ISO26000 (2010) Social Responsibility
SO 26000 offers guidance on socially responsible behaviour and possible actions.
Key principles are as follows:-.
- ISO 26000 is a voluntary guidance standard- that is, it does not contain requirements such as those used when a standard is offered for “certification”. As a result and because there is no specific external reward – certification – explicitly tied to ISO 26000, ISO recommends that users say that they have “used ISO 26000 as a guide to integrate social responsibility into our values and practices.”
- ISO 26000 is designed for use by all organisations, not only businesses and corporations. Organisations, such as hospitals and schools, charities (not-for-profits) are also included. ISO 26000 makes particular efforts to show that its flexibility means that it can be applied by small businesses and other groups as well. So far, many of the earliest users of ISO 26000 have been multi-national corporations, especially those based in Europe, and East Asia, particularly Japan.
- ISO 26000 was developed through a multi-stakeholder process, meeting in eight Working Group Plenary Sessions between 2005 and 2010, with additional committee meetings and consultations on e-mail throughout the five year process. Approximately five hundred delegates participated in this process, drawn from six stakeholder groups: Industry, Government, NGO (non-governmental organization), Labour, Consumer, and SSRO (Service, Support, Research and Others – primarily academics and consultants). Leadership of various task groups and committees was “twinned” between “developing” and “developed” countries, to ensure viewpoints from different economic and cultural contexts. Since ISO operates on a parliamentary procedure form based on consensus, the final agreed-on standard was the result of deliberation and negotiations; no one group was able to block it, but also no one group was able to achieve its objectives when others strongly disagreed. The goal was to make ISO 26000 accessible and usable by all organizations, in different countries, precisely because it reflects the goals and concerns of each and all of the stakeholder groups in its final compromise form.
EU Non-Financial Information Disclosure (April 2014)
EU GECES Social Impact Measurement (June 2014)
The development of rigorous and systematic measurements of social enterprises’ impact on the community … is essential to demonstrate that the money invested in social enterprises yields high savings and income”.
The GECES sub-group was therefore set up in October 2012 to agree upon a European methodology which could be applied across the European social economy.
The report on Social Impact Measurement developed by the Sub-group was formally adopted by the GECES on June 3.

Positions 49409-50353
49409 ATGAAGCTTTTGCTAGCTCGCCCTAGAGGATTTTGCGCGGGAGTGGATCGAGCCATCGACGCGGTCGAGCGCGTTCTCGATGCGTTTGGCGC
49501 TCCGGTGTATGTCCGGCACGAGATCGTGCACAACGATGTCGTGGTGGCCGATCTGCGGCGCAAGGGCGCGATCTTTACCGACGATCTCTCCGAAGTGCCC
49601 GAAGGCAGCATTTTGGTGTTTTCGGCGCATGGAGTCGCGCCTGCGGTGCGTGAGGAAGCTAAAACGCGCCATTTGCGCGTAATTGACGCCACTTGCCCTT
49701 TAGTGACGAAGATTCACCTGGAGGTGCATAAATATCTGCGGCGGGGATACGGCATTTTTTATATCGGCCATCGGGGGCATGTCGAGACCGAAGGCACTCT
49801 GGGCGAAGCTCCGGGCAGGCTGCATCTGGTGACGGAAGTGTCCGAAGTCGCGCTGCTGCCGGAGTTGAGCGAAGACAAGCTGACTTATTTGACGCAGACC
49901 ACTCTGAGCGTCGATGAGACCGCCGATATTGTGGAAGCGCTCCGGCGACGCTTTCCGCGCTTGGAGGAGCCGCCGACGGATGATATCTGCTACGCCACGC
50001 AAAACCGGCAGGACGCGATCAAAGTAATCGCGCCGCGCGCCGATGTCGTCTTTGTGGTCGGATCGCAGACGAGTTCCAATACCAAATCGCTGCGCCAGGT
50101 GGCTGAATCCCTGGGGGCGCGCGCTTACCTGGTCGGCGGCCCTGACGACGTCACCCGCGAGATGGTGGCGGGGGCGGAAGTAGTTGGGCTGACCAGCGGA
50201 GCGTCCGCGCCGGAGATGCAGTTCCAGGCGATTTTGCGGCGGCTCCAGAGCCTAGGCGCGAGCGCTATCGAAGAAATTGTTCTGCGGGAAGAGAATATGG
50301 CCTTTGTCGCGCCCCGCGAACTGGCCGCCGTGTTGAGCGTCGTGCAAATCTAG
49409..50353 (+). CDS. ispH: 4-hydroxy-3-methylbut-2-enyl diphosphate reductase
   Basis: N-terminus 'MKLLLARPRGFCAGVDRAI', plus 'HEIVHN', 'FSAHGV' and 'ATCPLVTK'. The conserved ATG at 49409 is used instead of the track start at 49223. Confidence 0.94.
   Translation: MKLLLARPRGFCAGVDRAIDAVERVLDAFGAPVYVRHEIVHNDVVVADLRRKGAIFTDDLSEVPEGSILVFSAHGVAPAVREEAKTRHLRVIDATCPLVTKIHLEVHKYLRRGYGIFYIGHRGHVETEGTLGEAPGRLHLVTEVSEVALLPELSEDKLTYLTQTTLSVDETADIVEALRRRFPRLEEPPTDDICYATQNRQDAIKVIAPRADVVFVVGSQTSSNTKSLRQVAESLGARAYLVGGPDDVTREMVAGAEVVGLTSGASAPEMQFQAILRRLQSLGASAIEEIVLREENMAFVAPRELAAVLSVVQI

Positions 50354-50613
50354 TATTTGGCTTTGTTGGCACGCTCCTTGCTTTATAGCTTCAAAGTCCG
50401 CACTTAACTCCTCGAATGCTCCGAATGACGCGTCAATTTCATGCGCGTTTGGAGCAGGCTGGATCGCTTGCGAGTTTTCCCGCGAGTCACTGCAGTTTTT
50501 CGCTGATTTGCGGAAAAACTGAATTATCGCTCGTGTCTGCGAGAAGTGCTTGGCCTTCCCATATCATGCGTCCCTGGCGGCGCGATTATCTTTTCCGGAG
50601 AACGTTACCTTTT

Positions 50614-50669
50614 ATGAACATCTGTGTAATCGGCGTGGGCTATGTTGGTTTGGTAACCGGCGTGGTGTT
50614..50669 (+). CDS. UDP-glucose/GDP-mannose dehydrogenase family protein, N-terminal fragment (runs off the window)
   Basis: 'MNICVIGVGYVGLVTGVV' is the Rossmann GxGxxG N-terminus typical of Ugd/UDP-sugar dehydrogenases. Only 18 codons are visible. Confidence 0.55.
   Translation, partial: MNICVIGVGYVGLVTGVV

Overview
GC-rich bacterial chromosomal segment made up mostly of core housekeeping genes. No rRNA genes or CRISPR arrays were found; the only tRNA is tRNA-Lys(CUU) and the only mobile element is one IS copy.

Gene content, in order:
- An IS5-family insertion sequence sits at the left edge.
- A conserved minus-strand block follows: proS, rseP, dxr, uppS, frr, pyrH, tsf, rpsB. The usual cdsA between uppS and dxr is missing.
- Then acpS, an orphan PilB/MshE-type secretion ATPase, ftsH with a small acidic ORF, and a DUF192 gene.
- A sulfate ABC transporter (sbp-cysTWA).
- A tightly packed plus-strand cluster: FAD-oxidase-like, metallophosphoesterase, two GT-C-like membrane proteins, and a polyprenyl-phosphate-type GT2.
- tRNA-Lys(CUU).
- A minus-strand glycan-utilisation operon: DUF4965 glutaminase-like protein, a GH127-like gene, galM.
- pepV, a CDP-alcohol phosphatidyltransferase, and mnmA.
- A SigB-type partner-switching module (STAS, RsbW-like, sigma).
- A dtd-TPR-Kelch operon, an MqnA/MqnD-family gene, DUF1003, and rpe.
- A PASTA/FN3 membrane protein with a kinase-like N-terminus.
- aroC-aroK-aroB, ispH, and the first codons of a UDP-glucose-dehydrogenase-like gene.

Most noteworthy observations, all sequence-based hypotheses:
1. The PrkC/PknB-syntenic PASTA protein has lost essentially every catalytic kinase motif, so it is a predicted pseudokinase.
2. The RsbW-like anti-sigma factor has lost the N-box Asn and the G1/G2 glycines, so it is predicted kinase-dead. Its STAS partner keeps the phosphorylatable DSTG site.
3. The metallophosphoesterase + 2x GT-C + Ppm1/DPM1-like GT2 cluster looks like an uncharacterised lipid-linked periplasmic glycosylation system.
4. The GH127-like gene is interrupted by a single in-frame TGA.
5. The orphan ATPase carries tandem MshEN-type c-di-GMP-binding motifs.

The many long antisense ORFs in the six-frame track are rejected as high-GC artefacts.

The impact measurement standard (the “Standard”) is designed to be applicable across Europe – for social enterprises as well as for public and private funders of social enterprise and is a further step towards illustrating the socio-economic value created by social enterprises and funders throughout Europe. The Standard is informed by EVPA’s Practical Guide; a recently launched resource that distils best practice in impact measurement into five easy-to-understand steps to implement impact measurement. Impact measurement is a key component of the venture philanthropy and social investment model and has been a focal point of EVPA’s research and knowledge-building in the past years. In coming to a set of standards capable of wide application under EuSEF, EaSI and beyond, a distinction is drawn between four elements in producing a meaningful measurement of social impact. They are as follows:
- PROCESS – The series of steps or stages by which a Social Enterprise or Fund investigates, understands and presents how its activities achieve change (outcomes) and impact in the lives of service-users and stakeholders.
- FRAMEWORK – For each major area of social enterprise interventions, a list of the most usual outcomes being targeted, and, for each of these outcomes, a series of sub-outcomes that again appear most regularly.
- Examples would include, for an intervention relating to supporting ex-prisoners at risk of reoffending, outcomes such as not re-offending over a twelve-month period, and gaining full time employment, with sub-outcomes of engaging in retraining for the workplace, and keeping on a substance abuse support programme, and changing social circle to engage with mentors.
- INDICATOR – A particular way of attaching a value or measure to those outcomes and impacts. Examples include financial measures of savings in state funding, or productivity gains, well-being scores.
- CHARACTERISTICS (of good measurement) – Those features of the reported measurement of the outcomes and impacts from an intervention or activity that mean that it should be recognised and relied upon as valid.